Bangladesh has made remarkable progress in social and economic development in recent decades, which contributed to the country attaining middle-income status in 2015. While the country’s educational advancements are noteworthy – net enrolment rates in school have converged towards gender parity and literacy rates have improved – entrenched obstacles related to educational transitions for adolescents persist. In Bangladesh, GAGE has collected mixed-methods baseline data from a school-based sample in Chittagong and Sylhet divisions, as well as virtual data collected at various intervals during the covid-19 pandemic. Quantitative baseline data was collected from 2,220 adolescents attending grades 7 and 8 in 109 public (government) and semi-private (monthly pay order (MPO)) schools in February and March 2020; and qualitative baseline data was collected by phone from 100 adolescents, parents and teachers between August and September 2020. This brief highlights headline emerging findings and provides links to more comprehensive publications.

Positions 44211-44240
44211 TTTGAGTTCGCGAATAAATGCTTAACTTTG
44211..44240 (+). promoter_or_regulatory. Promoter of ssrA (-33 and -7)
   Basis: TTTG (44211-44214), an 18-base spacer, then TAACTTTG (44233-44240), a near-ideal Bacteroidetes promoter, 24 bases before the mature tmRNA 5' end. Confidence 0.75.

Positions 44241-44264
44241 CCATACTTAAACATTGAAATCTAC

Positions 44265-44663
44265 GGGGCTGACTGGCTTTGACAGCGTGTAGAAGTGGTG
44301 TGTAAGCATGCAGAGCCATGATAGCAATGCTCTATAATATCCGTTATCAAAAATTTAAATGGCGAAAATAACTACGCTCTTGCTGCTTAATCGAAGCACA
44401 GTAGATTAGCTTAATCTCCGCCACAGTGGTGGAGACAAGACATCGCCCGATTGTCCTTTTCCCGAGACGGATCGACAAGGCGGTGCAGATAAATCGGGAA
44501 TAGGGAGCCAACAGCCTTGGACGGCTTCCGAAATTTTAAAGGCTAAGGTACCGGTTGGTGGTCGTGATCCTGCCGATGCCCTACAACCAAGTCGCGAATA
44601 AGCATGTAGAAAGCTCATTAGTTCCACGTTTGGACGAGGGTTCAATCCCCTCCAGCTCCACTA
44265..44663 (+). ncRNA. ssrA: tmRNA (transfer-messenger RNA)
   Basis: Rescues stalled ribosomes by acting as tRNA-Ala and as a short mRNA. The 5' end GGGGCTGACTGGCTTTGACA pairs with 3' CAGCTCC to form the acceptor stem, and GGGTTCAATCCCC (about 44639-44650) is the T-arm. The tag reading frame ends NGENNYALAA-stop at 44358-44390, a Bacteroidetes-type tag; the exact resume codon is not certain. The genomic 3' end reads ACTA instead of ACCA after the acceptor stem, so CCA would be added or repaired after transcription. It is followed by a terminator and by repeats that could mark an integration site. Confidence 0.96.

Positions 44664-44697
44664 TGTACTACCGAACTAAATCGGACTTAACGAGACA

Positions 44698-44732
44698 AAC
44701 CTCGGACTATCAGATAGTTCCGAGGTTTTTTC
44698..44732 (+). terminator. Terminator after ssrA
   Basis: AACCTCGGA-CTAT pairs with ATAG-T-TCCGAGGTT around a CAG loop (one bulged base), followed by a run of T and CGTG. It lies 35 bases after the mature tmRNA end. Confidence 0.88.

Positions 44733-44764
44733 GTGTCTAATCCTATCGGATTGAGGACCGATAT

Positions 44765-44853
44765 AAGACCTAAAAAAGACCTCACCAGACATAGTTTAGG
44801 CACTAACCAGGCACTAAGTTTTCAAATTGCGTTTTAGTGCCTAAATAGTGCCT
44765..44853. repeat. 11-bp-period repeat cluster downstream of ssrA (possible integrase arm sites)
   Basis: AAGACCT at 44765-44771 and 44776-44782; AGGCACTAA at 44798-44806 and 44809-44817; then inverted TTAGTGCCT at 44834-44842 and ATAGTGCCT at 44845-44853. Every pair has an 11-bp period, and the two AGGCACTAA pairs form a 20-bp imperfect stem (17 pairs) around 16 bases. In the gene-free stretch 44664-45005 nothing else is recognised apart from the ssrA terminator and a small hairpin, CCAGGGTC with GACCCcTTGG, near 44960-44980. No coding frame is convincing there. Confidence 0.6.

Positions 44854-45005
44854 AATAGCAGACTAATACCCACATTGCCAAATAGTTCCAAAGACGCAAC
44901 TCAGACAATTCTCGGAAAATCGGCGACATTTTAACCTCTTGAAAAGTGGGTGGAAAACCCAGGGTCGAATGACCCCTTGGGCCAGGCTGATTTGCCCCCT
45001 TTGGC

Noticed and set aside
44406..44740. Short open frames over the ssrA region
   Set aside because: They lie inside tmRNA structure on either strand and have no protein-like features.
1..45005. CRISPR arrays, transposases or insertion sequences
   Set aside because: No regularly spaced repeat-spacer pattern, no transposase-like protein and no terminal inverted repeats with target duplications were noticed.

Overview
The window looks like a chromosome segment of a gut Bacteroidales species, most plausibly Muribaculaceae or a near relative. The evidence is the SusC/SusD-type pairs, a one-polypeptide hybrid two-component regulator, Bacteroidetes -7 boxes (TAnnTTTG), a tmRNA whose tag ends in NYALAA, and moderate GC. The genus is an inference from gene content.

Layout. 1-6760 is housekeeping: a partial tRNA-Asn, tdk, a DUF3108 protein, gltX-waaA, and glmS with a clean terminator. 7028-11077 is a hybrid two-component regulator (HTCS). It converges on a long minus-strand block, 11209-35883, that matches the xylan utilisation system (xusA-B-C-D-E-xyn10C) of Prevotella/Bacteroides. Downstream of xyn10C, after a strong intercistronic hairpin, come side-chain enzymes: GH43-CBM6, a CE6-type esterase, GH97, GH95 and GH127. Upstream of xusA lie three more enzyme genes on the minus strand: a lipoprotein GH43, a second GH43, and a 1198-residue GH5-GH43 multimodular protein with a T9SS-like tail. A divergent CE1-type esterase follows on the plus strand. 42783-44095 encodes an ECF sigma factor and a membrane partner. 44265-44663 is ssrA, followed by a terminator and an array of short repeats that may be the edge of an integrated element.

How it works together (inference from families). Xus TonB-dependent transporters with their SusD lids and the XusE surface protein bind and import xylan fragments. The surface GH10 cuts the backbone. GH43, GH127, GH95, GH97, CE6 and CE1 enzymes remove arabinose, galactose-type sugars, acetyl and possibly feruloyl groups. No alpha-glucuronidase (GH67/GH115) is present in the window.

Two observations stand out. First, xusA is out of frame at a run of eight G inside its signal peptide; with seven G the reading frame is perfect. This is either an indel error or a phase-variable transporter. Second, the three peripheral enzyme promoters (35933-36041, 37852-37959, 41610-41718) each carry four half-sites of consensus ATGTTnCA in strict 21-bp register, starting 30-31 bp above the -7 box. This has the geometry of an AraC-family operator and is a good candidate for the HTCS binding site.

Nicola Jones; Taghreed Alabadi; Sarah Alheiwidi (et al.)
Recognition that access to digital connectivity, tools and services is fundamental to inclusion and participation in society has grown exponentially over the last five years, including for persons affected by forced displacement and socially disadvantaged young people. This report presents findings from a rapid qualitative research assessment of UNICEF Jordan’s digital inclusion programme for vulnerable Jordanians, Palestinian and Syrian refugees attending Makani centres undertaken in July and August 2021. The programme distributed tablets and 10GB of monthly data to 10,000 vulnerable households in order to help address the digital divide and support access to online education and learning as well to life skills and other non-formal education programming. Drawing on in-depth interviews and focus group discussions with adolescents and their parents, this report explores the effects that the tablet distribution initiative has had in terms of education and learning, access to information and services, as well as to peers and mentors.
Anita Ghimire; Sharmila Mainali; Fiona Samuels (et al.)
Bassam Abu Hamad; Sarah Baird; Nicola Jones (et al.)